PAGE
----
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Tommy Wells picks up police, fire union endorsements

The union nods could give Wells, who is underfunded relative to his foes, a late-breaking boost. (Michael S. Williamson/The Washington Post)

D.C. Council member Tommy Wells picked up a pair of coveted mayoral endorsements from the city’s public safety workers in recent days, giving him his first major union nods in the campaign’s closing weeks.

On Monday morning, the Local 36 of the International Association of Fire Fighters endorsed Wells (D-Ward 6), calling him “the candidate that best understands the day-to-day public safety needs of our city.” Last week, the Fraternal Order of Police unit representing Metropolitan Police Department officers, detectives and sergeants announced its backing for Wells, saying he “has not shied away from tackling systemic problems with the District’s public safety agencies.”

Besides being a boost for Wells, the nods will come as a setback for fellow council member and mayoral candidate Jack Evans, who has run on a public-safety-heavy platform and has enjoyed both unions’ support in his previous council elections. Both the police and fire unions endorsed incumbent Vincent C. Gray four years ago, but ongoing contract disputes and management conflicts — particularly in the Fire and Emergency Medical Services department — made the lack of a reelection endorsement wholly unsurprising.

Gray has picked up the support of several other unions representing city employees. Most recently, on Monday, Gray picked up the support of Teamsters locals representing workers at the city’s public schools.

Fire union president Ed Smith said Gray has “been a great disappointment to us on public safety issues,” starting with what Smith calls a broken promise to give firefighters a “seat at the table” in the selection of a new chief. That chief, Kenneth B. Ellerbe, has clashed mightily with the union over proposed changes to the department’s shift schedule, as well as the department’s management generally.

Wells has called for Ellerbe’s resignation and has been critical of department management for months.

Smith said Wells has distinguished himself during his year chairing the council’s Public Safety and Judiciary committee. “He’s taken the time to really delve into the issues of the department,” he said. “He separates the rhetoric and the facts. We’re in desperate need of leadership … and we feel Tommy’s taken the time and attention to really address those issues.”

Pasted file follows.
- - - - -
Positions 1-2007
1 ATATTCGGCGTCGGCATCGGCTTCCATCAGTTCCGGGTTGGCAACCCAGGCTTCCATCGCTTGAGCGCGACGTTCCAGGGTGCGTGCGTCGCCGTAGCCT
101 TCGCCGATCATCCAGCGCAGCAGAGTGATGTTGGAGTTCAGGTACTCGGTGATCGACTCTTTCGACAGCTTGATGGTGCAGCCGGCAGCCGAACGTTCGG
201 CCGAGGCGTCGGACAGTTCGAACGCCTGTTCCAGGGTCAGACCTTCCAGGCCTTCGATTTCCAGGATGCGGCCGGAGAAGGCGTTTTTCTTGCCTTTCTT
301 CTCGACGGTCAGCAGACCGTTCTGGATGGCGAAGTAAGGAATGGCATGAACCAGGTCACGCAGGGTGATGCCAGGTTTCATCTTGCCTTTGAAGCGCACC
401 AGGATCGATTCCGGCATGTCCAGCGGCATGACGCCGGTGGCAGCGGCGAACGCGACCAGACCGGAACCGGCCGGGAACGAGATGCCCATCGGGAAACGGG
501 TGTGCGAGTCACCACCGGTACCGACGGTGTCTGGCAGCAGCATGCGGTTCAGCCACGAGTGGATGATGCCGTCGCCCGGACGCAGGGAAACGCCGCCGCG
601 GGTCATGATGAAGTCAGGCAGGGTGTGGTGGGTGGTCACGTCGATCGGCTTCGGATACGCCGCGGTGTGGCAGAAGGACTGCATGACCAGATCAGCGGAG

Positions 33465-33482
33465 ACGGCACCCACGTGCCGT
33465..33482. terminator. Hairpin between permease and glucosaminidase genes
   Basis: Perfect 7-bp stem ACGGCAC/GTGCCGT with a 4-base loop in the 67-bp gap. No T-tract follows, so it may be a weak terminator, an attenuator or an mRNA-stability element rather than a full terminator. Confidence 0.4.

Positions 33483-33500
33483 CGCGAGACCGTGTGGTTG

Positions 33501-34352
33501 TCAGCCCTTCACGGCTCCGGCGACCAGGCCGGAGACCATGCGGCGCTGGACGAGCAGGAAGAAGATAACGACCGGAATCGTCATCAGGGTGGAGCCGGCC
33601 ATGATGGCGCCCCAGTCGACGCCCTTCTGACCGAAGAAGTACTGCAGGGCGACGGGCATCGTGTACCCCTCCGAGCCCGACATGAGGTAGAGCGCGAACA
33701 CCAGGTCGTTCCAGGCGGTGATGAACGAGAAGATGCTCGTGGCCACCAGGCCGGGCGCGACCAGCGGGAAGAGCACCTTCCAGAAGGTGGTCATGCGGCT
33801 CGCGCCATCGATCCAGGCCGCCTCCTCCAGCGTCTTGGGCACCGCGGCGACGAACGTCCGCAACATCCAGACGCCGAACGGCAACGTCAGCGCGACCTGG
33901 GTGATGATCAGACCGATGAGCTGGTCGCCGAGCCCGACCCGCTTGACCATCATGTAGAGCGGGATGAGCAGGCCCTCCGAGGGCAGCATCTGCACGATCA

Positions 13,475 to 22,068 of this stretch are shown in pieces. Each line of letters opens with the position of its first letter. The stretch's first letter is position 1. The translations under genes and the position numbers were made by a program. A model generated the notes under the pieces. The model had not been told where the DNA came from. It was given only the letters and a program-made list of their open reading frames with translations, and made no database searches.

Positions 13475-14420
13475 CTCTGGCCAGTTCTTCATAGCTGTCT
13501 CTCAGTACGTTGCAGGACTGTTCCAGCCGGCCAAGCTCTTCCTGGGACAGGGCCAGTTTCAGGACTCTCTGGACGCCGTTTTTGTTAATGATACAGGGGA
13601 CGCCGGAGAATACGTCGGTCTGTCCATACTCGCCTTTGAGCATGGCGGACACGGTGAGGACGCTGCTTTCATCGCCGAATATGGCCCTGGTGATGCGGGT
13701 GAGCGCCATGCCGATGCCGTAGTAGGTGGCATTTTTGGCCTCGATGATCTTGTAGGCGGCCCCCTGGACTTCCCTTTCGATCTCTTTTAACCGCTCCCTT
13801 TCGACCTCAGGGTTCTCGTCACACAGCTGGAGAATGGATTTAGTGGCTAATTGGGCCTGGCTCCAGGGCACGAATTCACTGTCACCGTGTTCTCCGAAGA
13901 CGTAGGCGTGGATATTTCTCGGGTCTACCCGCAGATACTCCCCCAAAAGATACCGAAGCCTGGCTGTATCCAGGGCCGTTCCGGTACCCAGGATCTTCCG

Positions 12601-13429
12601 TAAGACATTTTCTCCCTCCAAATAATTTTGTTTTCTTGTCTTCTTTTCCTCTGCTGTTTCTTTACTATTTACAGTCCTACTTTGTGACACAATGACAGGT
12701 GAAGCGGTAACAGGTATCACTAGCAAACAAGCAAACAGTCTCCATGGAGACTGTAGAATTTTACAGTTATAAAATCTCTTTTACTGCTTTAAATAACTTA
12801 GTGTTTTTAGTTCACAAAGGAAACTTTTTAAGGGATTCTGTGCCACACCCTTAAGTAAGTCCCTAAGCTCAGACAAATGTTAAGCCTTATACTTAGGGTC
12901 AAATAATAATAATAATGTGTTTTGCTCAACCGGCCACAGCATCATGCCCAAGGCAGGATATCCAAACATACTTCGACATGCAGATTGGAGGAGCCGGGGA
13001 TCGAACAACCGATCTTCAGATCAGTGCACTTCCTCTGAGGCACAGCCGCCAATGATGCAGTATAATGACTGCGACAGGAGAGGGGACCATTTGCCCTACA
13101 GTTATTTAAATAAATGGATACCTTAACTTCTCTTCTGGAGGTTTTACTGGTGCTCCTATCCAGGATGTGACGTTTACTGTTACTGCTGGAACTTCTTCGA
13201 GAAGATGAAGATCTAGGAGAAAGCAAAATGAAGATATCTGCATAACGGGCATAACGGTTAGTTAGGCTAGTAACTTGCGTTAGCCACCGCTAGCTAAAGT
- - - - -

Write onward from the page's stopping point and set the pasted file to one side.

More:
Outgoing police union leader Kristopher Baumann also, notably, cited Wells’s work on FEMS oversight even before mentioning his work on police issues. “We haven’t seen that type of proactive oversight in more than a decade,” he said, adding that Wells’s vigorous positions on campaign finance reform also “really struck a chord” with the executive committee that made the endorsement decision.

Baumann said the union was able to look past Wells’s advocacy for marijuana decriminalization and eventual legalization — issues the police union have spoken out against. “That’s one of the things we’ve learned from other jurisdictions: If police draw a line in the sand and say, ‘We’re not going to have anything to do with decriminalization or legalization’ … you get left behind in the conversation,” he said. “We’re in an environment where the council members and public is in a position where they’re going to move forward. … At the end of the day, we work for the public.”

Having the unions’ support could be particularly valuable for Wells, who has sworn off corporate contributions and is underfunded relative to his leading competitors going into the final two weeks. Baumann said the police union is ready to send direct mail and air at least one cable TV ad, much of it raising critical questions about Gray’s tenure as mayor. Smith said the fire union’s activities are yet to be finalized but may be coordinated with the police officers as a “public safety coalition.”

“We’re trying to sort out the details of what our support will be and where it’s needed,” Smith said.

Mike DeBonis covers Congress and national politics for The Washington Post. He previously covered D.C. politics and government from 2007 to 2015.



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